Waste water from a sewage treatment plant is being reused to soak the roots of more than 150,000 plants.
Sewage water to help make offshore lush
DUBAI // Waste water from a sewage treatment plant is being reused to soak the roots of more than 150,000 plants at a nursery that could provide flowers, trees and shrubs to the Palm and Waterfront offshore projects. The 50-hectare nursery was opened a year ago and is now the largest in the country. The developer, Nakheel, said yesterday that it hoped eventually to produce four million plants a year.
The site is irrigated with the treated effluent from the Omran Workforce Accommodation, which houses construction workers. "We are delighted with the progress our nursery has made since its creation a year ago," said Matt Joyce, the managing director of the Waterfront project. "With the use of large greenhouses and shaded areas, our plants are flourishing amid the desert." Up to 20 hectares have been covered with soil and more than 7.5 hectares have been devoted to growing grass.
Nakheel said its nursery was trying to be as environmentally responsible as possible. One of its proposals would see the cuttings of trees and shrubs from established Nakheel communities put into a compost, where they will be reused in the nursery. "There has been a lot of interest in the plants and trees already. "We have taken our first order from the Badrah project within Waterfront and had enquiries from Palm Jumeirah. Interest is set to grow further as the development progresses."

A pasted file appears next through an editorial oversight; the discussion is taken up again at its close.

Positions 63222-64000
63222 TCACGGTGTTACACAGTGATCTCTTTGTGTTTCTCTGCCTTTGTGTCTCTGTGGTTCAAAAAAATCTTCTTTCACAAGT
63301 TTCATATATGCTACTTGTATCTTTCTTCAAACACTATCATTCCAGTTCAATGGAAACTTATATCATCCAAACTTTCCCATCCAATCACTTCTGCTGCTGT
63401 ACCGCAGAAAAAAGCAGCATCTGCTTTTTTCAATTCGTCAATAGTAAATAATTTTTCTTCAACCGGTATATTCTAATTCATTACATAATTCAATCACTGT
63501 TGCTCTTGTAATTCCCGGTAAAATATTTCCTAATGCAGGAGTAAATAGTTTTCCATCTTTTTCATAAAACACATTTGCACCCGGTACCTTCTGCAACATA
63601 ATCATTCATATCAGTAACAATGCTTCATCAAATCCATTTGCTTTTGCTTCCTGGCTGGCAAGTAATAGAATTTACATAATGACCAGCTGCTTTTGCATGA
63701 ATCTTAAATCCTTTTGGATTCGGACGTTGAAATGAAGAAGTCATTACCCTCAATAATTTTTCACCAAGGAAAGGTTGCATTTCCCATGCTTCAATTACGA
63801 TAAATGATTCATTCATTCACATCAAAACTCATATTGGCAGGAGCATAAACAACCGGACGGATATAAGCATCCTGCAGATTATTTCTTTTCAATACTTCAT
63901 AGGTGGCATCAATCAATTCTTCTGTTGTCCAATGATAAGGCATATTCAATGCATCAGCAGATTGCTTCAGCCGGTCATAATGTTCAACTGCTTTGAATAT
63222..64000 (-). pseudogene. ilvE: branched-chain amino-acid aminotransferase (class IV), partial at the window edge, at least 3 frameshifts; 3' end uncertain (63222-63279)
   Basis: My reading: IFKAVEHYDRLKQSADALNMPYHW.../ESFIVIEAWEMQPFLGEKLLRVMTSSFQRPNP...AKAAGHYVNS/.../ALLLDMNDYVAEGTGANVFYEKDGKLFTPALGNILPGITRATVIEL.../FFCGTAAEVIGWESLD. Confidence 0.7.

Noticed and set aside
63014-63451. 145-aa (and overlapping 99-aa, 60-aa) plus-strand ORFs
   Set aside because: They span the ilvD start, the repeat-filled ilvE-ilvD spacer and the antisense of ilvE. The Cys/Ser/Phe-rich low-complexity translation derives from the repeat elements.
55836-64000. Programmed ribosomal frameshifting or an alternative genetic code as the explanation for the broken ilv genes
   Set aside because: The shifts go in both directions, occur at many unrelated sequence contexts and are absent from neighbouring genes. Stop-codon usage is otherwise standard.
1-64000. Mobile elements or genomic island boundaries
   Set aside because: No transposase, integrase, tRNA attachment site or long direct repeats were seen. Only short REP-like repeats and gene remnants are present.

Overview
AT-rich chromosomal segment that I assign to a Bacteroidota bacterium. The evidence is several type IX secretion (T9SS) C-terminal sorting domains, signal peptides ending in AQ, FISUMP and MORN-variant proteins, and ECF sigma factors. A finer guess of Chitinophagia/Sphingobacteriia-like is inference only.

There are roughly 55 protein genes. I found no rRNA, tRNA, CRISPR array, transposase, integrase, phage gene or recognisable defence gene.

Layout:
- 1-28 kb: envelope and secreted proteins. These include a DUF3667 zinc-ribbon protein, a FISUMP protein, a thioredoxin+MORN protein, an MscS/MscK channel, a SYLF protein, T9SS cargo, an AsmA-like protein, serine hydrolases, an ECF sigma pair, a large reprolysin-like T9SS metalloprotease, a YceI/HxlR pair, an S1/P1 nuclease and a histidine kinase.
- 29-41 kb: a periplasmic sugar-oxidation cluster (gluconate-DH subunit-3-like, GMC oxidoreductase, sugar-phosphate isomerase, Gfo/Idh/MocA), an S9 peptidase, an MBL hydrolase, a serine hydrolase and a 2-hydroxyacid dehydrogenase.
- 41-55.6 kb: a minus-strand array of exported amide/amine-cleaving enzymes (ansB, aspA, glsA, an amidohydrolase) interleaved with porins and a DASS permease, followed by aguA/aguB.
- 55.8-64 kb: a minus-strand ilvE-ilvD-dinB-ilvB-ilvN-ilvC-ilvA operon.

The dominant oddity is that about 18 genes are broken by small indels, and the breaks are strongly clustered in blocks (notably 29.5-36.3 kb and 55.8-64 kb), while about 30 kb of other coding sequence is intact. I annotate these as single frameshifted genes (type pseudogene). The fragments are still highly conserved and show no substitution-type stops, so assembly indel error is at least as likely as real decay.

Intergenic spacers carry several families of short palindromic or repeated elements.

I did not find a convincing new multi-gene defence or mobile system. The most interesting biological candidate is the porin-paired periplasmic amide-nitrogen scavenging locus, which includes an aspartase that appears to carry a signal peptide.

The company is working on other environmentally friendly initiatives, such as solar panels, that could provide heat, light and electricity to residences and hotels. Palm Jumeirah, where more than 2,000 families live, has prided itself on its eco-friendly projects. The quality of the seawater is monitored frequently and sewage is treated on site. All of the greenery on the Palms must be planted in a contained area to prevent run-off water from polluting the sea and causing algal blooms.
Nakheel is one of Dubai's largest developers with a portfolio of projects that includes Palm Deira, The World, Waterfront, The Universe, The Gardens, International City and Ibn Battuta Mall. Those projects are have an estimated value of US$80 billion (Dh293bn) and will eventually add more than 1,000km of shoreline to Dubai. Nakheel recently announced that it cut 15 per cent of its total workforce, or 500 people. Its projects are being scaled back and re-evaluated. firstname.lastname@example.org